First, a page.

The Art Center’s location adjacent to the lakeshore walkway allows for many viewing opportunities. It will be the highest building in the area, and thus an iconic focal point. Multiple viewing platforms are created in the design through the interaction of the building and the landscape. The different levels and orientations formed are connected by grand steps, spiral stairs, ramps, elevators, and other vertical circulation elements to form a comprehensive walking network, which will act as an extension of the existing lakeshore park promenade.
By having the Ring floating above, we have strived to make the site grounds easily accessible and inviting, as an offering back to the city. We have choreographed the journey for different groups of visitors as they move through the project. Regardless of whether they are visiting the Art Center or public park, there are routes to lead visitors gradually all the way to the top of the Ring to enjoy distant scenery and panoramic views unavailable from the waterfront walkway level.
The structure of the building is divided into two components: the lower part incorporates a reinforced concrete frame shear wall structure (used in the “Green Hill” multimedia exhibition hall and underground parking garage), while the upper part utilizes an integral truss steel structure (in the Ring exhibition hall).
The circular steel structure of the upper exhibition space has a diameter of 53.2 meters, and is connected to the main reinforced concrete structure below through only three points of contact. These three columns are neatly integrated into the frame scenery wall, the small green slope and the large spiral staircase. The spiral staircase serves as a means of vertical movement (and evacuation) leading to the inside of the circular exhibition hall and its roof terrace. Structurally, the spiral stair is merged with its adjacent columns, and with a small amount of exaggeration at its front and rear, forms an “elephant” shape – adding a touch of boldness and whimsy to the rigorous and rational whole of the building.
Inside the circular gallery space, all the columns at the perimeter have been eliminated by a cantilever structure from the inner circle of the Ring, in order to ensure an unobstructed panoramic view. The glass curtain wall has been designed to be transparent and seamless – as a result, a “floating” effect is created due to the large span of the cantilevered structure, while also providing the best possible view from the second-story roof terrace.
The outer wall of the Ring is curvy and smooth, glazed from bottom to the top, it employs ultra-clear glass to achieve an optimal viewing experience. The top of the curtain wall is connected with the roof structure with an L-shaped glass corner angle, which highlights the lightness and transparency of the construction. This treatment ensures a clear, immersive view from the inside to outside; seen from outside, the interior space is rich with layers of various materials, composed together to form a satisfying whole.
The bottom part of the ring is composed of smooth fair-faced concrete, highlighting its thickness and simplicity.
White and wooden color coated aluminum panels/grilles are used as exterior cladding for the Ring and staircases respectively, which stand in sharp contrast to the bare concrete of the lower portion of the building, with its visually heavy and earthy appearance.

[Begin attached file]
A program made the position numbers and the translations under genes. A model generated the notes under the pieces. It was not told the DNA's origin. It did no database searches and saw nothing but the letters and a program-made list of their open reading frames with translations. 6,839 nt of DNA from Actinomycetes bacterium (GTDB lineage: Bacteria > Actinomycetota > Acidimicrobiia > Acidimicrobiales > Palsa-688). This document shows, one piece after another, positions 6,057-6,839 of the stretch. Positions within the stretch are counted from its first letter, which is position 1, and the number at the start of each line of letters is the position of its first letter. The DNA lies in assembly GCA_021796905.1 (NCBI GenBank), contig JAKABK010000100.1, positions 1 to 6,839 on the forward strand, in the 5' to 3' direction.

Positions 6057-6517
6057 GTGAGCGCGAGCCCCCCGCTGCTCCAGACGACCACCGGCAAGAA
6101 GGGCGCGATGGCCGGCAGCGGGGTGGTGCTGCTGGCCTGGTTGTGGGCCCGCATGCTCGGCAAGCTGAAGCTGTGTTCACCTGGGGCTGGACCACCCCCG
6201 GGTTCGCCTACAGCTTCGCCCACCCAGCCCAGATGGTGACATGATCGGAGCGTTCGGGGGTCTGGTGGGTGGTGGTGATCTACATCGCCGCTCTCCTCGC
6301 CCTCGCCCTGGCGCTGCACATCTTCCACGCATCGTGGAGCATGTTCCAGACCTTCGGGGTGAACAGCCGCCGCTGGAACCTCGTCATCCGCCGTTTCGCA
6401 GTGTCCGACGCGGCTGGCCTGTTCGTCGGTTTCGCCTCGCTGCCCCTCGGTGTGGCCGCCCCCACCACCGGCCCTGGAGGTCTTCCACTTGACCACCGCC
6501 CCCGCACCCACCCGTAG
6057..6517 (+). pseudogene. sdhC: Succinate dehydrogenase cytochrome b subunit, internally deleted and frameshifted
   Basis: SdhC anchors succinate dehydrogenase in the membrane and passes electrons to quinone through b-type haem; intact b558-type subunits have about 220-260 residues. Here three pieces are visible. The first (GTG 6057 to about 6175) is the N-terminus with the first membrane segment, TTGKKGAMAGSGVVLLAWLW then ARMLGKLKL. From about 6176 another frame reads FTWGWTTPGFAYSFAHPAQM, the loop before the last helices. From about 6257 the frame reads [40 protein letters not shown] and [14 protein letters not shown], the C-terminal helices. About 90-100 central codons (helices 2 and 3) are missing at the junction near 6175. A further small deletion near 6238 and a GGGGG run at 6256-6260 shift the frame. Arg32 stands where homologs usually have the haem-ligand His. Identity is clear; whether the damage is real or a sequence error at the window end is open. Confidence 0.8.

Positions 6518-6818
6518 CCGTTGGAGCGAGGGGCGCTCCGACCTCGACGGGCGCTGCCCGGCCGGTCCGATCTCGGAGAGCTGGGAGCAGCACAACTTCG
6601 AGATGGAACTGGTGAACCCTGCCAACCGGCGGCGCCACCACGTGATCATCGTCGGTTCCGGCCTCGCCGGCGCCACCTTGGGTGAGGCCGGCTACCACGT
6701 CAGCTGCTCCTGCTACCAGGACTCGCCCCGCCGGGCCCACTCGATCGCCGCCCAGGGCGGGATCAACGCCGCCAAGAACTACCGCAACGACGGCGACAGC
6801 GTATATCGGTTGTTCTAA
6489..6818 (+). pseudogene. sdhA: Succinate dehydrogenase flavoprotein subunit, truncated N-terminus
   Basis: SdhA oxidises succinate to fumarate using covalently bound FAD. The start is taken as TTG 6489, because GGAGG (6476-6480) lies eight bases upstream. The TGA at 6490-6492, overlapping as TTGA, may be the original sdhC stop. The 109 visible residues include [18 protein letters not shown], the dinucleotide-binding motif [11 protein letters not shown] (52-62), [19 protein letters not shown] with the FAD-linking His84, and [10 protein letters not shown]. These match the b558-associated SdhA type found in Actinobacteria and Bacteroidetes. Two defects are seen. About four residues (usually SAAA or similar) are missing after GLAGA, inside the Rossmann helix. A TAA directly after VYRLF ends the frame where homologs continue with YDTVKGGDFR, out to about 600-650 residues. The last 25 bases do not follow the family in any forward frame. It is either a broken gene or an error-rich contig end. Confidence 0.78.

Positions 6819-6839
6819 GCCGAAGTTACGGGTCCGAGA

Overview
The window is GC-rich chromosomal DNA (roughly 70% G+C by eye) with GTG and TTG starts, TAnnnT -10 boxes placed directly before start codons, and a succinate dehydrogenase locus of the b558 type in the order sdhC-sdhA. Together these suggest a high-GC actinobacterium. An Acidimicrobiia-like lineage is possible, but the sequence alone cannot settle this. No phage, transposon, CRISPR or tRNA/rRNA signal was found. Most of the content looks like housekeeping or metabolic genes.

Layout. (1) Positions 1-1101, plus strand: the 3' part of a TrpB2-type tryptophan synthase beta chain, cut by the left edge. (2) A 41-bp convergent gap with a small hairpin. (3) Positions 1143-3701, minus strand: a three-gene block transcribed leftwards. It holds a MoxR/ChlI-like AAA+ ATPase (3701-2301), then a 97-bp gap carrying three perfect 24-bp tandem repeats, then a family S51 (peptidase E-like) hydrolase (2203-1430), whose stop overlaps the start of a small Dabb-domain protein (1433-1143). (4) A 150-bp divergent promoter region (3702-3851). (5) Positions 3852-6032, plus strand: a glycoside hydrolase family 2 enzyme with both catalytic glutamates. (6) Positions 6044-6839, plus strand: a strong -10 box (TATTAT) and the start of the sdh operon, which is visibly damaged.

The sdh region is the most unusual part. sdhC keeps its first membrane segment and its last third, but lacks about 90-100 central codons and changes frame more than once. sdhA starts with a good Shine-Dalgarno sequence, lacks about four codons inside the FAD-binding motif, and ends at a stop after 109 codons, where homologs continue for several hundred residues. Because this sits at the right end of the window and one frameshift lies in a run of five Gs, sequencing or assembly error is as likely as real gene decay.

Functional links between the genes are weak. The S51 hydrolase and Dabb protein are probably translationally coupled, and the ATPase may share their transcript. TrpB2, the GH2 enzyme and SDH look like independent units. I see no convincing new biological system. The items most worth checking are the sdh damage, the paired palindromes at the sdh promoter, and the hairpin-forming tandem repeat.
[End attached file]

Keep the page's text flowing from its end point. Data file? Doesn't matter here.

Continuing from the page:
Illumination at night
The Art Center also incorporates smart building technology, and its use and expression will be closely related to the ongoing social activities of the park and city. The interior space and light of the circular gallery will be transmitted through the highly transparent glass wall, becoming a brightly lit beacon in the night, a new symbol in the city’s nightscape. The linked wall and roof of the ring reflect the form of its steel structure, and visually create the effect of the “Crown of the City”. Its lighting system has the potential to connect with the city’s big data (such as weather, traffic and other information) through a specially designed data processing procedure, and then output dynamic illumination displays from artistic interpretations of the data in real time. In other words, the Ring will express different moods defined by the region’s weather, traffic conditions, and so on. Additionally, as the core of the Art Center, the Ring itself can become a media art platform for artists, by displaying any art pieces directly related to light.
During festivals and holidays, the Art Center’s Ring can transform into an outsized red lantern for Chinese New Year, or a cool white moon for the Mid-Autumn Festival, adding to the festive atmosphere of the city. And on regular nights, the lighting can be simply low-key, becoming a cluster of dim stars shimmering in the dark sky.
The writer Xiaoyu once said: “Public space is the most important organ of a city. A good space has healing properties, you can experience real pleasure and freedom by immersing yourself in it – but it can also create a setting that allows people to look back at their city from a fresh perspective, and enable us to see our relationship with others in a new light.”
The Zhengdong Public Art Center was completed as spring turned to summer in 2020 – when the recovery from the pandemic had just begun, which came as a pleasant surprise to the people of Zhengzhou. Even though the venue has not yet been officially completed and opened to the public, enthusiastic citizens have made it a recreational destination and turned it into a lively stage for urban activities, showing an eagerness for life and leisure after a period of many difficulties.
-Project description and images provided by Studio A+